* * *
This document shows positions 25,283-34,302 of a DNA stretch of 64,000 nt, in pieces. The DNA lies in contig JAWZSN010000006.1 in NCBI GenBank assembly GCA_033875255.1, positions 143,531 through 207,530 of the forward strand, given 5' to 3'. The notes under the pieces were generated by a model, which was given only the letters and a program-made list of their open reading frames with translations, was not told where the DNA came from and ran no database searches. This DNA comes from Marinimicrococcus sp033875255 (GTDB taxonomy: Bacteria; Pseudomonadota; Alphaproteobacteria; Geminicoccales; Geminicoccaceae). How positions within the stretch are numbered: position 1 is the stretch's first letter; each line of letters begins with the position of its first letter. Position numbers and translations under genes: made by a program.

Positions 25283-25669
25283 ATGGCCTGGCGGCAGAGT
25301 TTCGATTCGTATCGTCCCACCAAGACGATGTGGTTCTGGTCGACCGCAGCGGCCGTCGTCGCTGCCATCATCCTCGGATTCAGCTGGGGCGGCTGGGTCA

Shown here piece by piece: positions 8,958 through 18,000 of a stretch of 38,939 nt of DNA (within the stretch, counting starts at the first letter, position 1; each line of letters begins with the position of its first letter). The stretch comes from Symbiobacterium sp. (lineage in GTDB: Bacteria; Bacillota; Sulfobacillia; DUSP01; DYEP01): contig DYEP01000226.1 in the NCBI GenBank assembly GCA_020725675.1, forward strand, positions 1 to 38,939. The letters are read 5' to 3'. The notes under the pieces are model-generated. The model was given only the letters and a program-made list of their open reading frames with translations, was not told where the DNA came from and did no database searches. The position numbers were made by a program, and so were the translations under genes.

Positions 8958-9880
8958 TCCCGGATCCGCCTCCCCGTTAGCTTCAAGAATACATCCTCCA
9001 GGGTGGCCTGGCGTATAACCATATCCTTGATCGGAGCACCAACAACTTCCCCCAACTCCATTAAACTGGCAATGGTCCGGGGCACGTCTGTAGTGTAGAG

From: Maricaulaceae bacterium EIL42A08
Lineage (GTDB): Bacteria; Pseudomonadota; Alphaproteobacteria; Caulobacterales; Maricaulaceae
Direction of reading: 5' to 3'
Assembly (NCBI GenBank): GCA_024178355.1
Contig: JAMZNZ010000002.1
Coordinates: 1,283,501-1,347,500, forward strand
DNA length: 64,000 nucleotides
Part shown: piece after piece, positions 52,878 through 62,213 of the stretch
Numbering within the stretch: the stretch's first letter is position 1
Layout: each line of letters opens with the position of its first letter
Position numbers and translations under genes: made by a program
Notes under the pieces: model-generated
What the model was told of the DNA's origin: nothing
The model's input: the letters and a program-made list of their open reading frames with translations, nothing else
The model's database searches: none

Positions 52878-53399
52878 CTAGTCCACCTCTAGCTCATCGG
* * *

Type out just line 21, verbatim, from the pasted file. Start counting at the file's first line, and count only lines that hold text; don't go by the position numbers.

What the model was told of the DNA's origin: nothing